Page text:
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Check at or around the trigger for the gun, there should be a knob you can turn to increase/decrease the speed. The more I think about, the more I think that knob is turned to slow. If that isn't the issue it has to be a defective gun or insufficient air supply.
 
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Old 04-27-17, 06:43 AM
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Impact Wrench

Make sure wrench is set to "lefty loosey" rather than "righty tighty".
 
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Old 04-27-17, 07:36 PM
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Before you do anything else a short experiment is in order. Buy a 1/4 inch pipe tee, a 1/4 inch by 4 inch pipe nipple and a pressure gauge that measures about 150 psi maximum. Remove the quick connect stud from the wrench and screw it into one end of the tee. Screw the nipple into the opposite end of the tee and then screw this assembly to the wrench. Finally, screw the pressure gauge to the side port of the tee.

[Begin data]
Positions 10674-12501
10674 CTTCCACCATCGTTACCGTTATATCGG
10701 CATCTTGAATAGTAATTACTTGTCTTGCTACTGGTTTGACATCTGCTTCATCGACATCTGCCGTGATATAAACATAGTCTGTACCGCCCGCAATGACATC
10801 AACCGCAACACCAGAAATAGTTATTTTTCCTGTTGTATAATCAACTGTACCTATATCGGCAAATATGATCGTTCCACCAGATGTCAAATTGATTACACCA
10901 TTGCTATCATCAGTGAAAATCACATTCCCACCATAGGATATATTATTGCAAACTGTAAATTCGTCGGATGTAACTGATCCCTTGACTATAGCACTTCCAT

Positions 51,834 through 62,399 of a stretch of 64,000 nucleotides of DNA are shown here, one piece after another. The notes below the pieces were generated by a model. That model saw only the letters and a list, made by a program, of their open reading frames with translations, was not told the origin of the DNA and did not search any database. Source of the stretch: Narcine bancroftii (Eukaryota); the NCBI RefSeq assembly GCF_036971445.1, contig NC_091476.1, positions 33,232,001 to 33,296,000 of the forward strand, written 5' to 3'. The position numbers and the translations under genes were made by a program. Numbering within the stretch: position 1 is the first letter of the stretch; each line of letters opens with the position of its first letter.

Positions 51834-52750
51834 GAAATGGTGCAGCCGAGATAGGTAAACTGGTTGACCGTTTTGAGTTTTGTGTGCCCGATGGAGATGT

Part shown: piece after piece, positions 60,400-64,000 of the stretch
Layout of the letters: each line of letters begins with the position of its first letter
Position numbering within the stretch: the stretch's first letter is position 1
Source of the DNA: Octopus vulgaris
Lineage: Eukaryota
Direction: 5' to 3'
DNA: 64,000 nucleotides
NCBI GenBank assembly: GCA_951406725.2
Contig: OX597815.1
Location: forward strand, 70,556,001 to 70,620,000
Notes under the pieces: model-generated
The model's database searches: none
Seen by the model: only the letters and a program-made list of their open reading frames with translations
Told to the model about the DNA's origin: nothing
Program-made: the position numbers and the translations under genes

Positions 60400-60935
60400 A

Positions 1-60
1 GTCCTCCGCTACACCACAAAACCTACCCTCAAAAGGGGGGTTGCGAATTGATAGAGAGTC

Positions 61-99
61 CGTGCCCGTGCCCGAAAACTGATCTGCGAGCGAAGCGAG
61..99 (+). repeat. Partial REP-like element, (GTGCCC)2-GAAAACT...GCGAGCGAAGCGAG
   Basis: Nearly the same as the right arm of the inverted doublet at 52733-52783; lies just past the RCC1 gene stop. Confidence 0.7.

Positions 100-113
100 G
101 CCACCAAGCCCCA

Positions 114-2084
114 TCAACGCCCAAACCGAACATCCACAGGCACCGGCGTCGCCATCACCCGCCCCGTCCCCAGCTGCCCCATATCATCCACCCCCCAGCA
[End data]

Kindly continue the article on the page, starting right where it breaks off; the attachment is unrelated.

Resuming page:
Connect your air hose and let the wrench run without load while noting the pressure at the wrench. Then do the same while attempting to remove a lug nut. If the pressure drops below 90 psi under either test, as I suspect it will, you have an air delivery problem. Most pneumatic tools are designed to work on 90 psi AT THE TOOL and increasing the air pressure beyond this will rarely do anything but waste air and cause significant wear in the tool.

It should NOT be necessary to replace a SINGLE 1/4 inch quick coupler (at the tool only) with anything larger for any home-shop pneumatic tool. Only tools with larger than 1/4 inch tappings require a larger quick coupler. However, having multiple lengths of hose all connected with quick couplers and/or also using one on the beginning of the hose WILL contribute to excessive pressure drop and reduced flow. Using a 1/2 inch hose should help significantly but you do NOT need to connect the 1/2 inch directly to the tool. Using a short "whip" hose of 4 to 8 feet between the tool and the larger supply hose is acceptable.